posted on Mar, 28 2011 @ 08:13 PM
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reply to post by MissTiger

Toyoda learned after his initial reading that the plant's operator, Tokyo Electric Power Co (TEPCO), had vented radioactive gas at one of the troubled reactors one hour before his measurement. He said he believed that pushed the figure up.
Source: www.earthtimes.org...

That would be the venting we were told about a couple days after the quake... the same venting that was considered at the time to be "safe". Yet this "safe" venting turns out to have caused a 1 Sv/h meter to peg 3 km away. Yeah, that's "safe"... not!

But we already knew TEPCO had been lying from the start... so this one excerpt was what actually caught my attention:

In Minami Soma, when Toyoda was surveying the city three days after the quake, one elderly woman approached the journalist and asked him what he was doing.

Toyoda told her the readings from his Geiger counter, but he said, like many members of the public, she did not appear to understand what they meant. "So I asked her to go inside the house and take a shower. Then she said, 'How can I do that without electricity and water?' Her words made me speechless. But that was the reality of the disaster-stricken area."
Source: www.earthtimes.org...

I think my heart is sore.


TheRedneck



posted on Mar, 28 2011 @ 08:18 PM
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Hope this helps.

en.wikipedia.org...

Uranyl chloride, UO2Cl2 is an unstable, bright yellow coloured chemical compound of uranium. It forms large sand-like crystals which are highly soluble in water, alcohols and ethers. Uranyl chloride, and its two hydrates (UO2Cl2·H2O and UO2Cl2·3H2O) decomposes in the presence of light, a fact discovered by Adolph Gehlen in 1804, This photosensitivity periodically attracted scientific curiosity and various unsuccessful attempts to develop photographic applications using the salts. As with most other uranic species this compound also exhibits fluorescence.

Uranyl chloride is formed when chlorine gas is passed over uranium dioxide at a red heat. However it is more usually obtained by dissolving uranium oxide in hydrochloric acid and evaporating.

The company Indian Rare Earths Limited (IREL) has developed a process to extract uranium from the Western and Eastern coastal dune sands of India. After pre-processing with high intensity magnetic separators and fine grinding, the mineral sands (known as monazite), are digested with caustic soda at about 120C and water. The hydroxide concentrate is further digested with concentrated hydrochloric acid to solubilise all hydroxides to form a feed solution composed of chlorides of uranium and other rare earth elements including thorium. The solution is subjected to solvent extraction with dual solvent systems to produce uranyl chloride and thorium oxalate. The crude uranyl chloride solution is subsequently refined to nuclear grade ammonium diuranate by a purification process involving precipitation and solvent extraction in a nitrate media.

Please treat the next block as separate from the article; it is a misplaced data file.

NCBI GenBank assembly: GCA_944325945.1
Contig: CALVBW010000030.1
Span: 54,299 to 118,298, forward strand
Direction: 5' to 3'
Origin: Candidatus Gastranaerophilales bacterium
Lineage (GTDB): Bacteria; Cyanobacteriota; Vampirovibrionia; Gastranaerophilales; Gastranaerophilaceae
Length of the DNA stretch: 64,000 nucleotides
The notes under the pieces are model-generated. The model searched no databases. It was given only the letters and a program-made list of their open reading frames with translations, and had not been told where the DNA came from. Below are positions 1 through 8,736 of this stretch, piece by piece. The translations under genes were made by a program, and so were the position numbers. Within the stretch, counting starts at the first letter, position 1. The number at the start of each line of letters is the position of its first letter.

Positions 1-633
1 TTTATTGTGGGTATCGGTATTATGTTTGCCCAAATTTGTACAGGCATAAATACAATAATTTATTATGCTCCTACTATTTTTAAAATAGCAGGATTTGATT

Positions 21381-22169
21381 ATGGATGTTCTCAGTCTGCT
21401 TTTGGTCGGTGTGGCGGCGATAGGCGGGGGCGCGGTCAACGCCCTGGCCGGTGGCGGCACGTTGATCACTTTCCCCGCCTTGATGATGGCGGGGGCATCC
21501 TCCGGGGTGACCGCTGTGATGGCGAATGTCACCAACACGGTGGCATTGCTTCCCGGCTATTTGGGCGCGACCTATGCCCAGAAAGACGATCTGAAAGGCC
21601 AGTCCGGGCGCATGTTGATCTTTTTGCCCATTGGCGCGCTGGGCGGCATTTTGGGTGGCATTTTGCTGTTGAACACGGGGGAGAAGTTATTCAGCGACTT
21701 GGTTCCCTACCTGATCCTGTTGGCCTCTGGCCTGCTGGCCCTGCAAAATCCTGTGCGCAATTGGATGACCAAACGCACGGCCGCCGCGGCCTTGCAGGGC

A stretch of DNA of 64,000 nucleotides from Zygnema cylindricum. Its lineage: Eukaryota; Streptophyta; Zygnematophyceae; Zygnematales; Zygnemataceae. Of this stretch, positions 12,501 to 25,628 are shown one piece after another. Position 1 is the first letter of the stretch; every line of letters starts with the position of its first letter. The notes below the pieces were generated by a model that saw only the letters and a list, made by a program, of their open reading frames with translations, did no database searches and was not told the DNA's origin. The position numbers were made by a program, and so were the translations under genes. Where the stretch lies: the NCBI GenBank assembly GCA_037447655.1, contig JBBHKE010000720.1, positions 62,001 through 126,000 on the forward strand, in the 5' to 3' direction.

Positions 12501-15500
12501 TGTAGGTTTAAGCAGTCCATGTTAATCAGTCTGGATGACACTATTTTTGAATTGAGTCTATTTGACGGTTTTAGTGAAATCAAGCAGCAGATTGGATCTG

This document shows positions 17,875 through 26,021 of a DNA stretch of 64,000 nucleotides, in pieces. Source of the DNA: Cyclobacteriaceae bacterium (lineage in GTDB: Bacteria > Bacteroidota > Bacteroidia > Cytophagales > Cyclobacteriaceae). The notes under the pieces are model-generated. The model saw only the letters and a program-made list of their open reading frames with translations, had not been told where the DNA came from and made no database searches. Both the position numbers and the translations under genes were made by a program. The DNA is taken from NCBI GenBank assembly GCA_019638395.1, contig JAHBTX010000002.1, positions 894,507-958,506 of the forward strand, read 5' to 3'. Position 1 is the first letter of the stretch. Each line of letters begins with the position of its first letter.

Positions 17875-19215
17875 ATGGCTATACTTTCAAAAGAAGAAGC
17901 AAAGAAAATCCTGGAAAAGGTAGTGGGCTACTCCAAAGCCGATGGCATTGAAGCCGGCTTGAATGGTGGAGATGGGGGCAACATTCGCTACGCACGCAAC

posted on Mar, 28 2011 @ 08:19 PM
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Originally posted by Kailassa

Originally posted by Silverlok
reply to post by Kailassa

I've noticed the other plants damaged by the earthquake/tsunami have not been mentioned since.
I wonder just what is being kept under the radar in those cases.

The Japanese gov't told TEPCO a couple of days back that the exemption for financial responsibility could not apply to them in this case.



NIiice . I missed that but I wonder how much of Tepco is liquid. I bet someone has been movingmoney by the tcuk load since this thing started

the guy crowd sourcing here seems to have higher than one would expect coming from the plants south of fukushima and this guy has some interesting crowd source radiation feeds , but though we heard a few thing about other plants (to the west and south) the news on what is happen outside of fukushima is even more wraith like